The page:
The General Assembly has passed an amendment to the stature of limitations for defamation actions (Va. Code § 8.01-247.1) that may have an important impact on businesses who have been defamed by anonymous, on-line posters.  The statute now includes a provision that says, “If a publisher of statements actionable under this section publishes anonymously or under a false identity on the Internet, an action may be filed under this section and the statute of limitations shall be tolled until the identity of the publisher is discovered or, by the exercise of due diligence, reasonably should have been discovered.”  

Prior to the amendment, the statute provided that, “Every action for injury resulting from libel, slander, insulting words, or defamation shall be brought within one year after the cause of action accrues.” Under Virginia law, an action for defamation accrues at the time of publication.  Virginia also follows the single publication rule, which means that any cause of action for defamation will accrue at the time of the original publication, notwithstanding that the material might be republished or read for the first time at some point after the original publication.  The single publication rule grew out of a need to protect mass media publications (e.g., books, magazines, newspapers), which that may remain in tangible form for many years or may be republished at a later date. If the law allowed actions to be brought whenever somebody read the material for the first time or at the time of republication, publishers could be held liable decades after the original publication.  Although the rule grew out of print publications, courts have been consistently applying the rule with respect to material published on the Internet as well.

Recently, however, businesses have struggled to assert these types of claims based on Internet speech, given the growing use of pseudonyms, false names, and other usernames that allow a speaker to publish material anonymously.  This has become a growing problem for businesses who discover negative reviews and, in some circumstances, fabricated reviews about their businesses on sites such as Yelp.  Applying the existing rules for single publication and accrual, those businesses would have one year from the date of the original publication to file suit.  The problem, however, is that businesses often do not know who the speakers are and have no means to identify them without getting additional information from the host of the relevant website.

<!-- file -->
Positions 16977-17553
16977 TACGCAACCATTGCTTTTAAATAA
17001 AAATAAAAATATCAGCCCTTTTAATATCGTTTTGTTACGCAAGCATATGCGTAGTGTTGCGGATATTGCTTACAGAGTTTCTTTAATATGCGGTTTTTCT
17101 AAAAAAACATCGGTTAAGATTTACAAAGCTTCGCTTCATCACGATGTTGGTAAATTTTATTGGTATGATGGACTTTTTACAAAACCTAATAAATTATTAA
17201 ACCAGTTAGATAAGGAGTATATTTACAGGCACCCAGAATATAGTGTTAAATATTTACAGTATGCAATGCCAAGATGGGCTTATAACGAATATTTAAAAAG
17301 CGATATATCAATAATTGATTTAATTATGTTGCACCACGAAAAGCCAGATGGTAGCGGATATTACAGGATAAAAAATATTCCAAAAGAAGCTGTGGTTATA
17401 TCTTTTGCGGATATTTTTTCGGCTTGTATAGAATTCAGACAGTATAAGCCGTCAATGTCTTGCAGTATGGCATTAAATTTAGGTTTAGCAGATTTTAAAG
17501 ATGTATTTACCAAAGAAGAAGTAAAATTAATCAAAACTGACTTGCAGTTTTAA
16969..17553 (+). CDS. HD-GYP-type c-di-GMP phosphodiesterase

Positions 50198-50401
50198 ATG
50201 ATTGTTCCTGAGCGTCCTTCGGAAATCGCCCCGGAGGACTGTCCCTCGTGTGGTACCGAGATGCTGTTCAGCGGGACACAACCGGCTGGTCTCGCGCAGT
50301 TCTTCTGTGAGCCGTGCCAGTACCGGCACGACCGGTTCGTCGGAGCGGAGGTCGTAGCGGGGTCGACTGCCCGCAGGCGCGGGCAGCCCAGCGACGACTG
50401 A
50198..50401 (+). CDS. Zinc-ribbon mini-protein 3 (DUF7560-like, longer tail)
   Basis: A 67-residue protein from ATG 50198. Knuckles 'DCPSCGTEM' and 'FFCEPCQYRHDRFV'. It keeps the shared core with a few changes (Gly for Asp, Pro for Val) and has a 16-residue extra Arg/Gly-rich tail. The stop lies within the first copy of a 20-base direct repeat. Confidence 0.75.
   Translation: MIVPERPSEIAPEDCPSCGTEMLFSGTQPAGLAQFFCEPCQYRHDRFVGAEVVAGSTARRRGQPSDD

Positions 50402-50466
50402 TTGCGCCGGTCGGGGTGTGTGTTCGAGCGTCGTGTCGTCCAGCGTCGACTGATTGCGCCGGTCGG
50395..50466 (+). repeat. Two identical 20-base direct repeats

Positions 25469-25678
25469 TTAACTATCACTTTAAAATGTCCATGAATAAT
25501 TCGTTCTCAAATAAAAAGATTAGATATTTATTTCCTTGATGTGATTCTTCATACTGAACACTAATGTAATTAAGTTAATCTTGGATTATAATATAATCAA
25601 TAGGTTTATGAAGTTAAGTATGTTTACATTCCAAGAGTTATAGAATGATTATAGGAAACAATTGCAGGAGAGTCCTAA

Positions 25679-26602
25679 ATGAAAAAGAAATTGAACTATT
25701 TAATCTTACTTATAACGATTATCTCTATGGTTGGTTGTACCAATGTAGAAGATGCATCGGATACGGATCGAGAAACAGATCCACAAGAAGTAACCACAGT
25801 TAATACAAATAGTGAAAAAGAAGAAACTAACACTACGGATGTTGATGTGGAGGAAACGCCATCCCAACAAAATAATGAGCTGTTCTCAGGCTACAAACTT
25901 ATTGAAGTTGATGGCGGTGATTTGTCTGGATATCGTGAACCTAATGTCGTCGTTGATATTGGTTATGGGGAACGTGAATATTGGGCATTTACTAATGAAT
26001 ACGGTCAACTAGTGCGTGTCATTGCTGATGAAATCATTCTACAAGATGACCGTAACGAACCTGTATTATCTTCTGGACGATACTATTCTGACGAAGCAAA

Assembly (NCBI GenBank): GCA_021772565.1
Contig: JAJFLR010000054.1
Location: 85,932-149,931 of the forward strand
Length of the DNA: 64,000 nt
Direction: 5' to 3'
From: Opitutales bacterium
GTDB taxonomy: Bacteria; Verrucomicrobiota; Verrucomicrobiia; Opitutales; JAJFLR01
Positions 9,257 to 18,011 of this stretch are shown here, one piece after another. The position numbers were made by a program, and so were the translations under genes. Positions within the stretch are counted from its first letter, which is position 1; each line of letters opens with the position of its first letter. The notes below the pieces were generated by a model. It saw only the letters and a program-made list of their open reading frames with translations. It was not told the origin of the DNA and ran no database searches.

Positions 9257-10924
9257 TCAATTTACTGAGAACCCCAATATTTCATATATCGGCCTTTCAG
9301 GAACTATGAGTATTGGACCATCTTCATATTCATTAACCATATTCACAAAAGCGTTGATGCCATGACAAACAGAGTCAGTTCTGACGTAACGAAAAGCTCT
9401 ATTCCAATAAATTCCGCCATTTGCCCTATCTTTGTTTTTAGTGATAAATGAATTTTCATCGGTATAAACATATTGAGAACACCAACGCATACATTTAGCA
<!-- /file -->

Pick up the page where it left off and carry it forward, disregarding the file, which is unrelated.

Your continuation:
The amendment to Section 8.01-247.1 is an important step for businesses facing this situation.  As written, it extends the statute of limitations “until the identity of the publisher is discovered or, by the exercise of due diligence, reasonably should have been discovered.”  It will be interesting to see how this language is interpreted and how much leeway is given to businesses.  Particularly, the level of effort that needs to be exercised in order to trigger the statute will be an interesting subject.

This is not the first attempt by the General Assembly to address anonymous speech.  The General Assembly passed Section 8.01-407.1 to provide a means of issuing a subpoena to learn the identity of anonymous speakers.  The statute sets forth a detailed procedure and the specific elements that a plaintiff must prove to have the subpoena issued.  Although many considered this statute to be a crucial procedure for identifying anonymous speakers, the Supreme Court of Virginia recently struck a blow in those efforts.  In Yelp, Inc. v. Hadeed Carpet Cleaning, Inc., ___ Va. ___, 770 S.E.2d 440 (2015), the court held that Section 8.01-407.1 does not permit a Virginia business to issue a subpoena to a non-state website host seeking information or documents located outside of Virginia. The decision overturned rulings by the circuit court and the Court of Appeals, both of which had determined that the statute permitted this type of subpoena.  In light of the new decision, businesses must find another method of gathering the information.  The most likely method will be to file a miscellaneous action in the foreign state asking for issuance of a subpoena.  This process undoubtedly will be more expensive and less likely to succeed.  Whether the General Assembly will further attempt to address this issue based on the recent opinion is unknown.

What is clear, though, is that the amendment to the statute of limitations has become even more important given this decision.  Because the process of identifying anonymous speakers will now be more complicated and will take more time, having the statute of limitations tolled while the plaintiff is seeking to identify the speaker will save many causes of action that otherwise would have been barred under the old rule.


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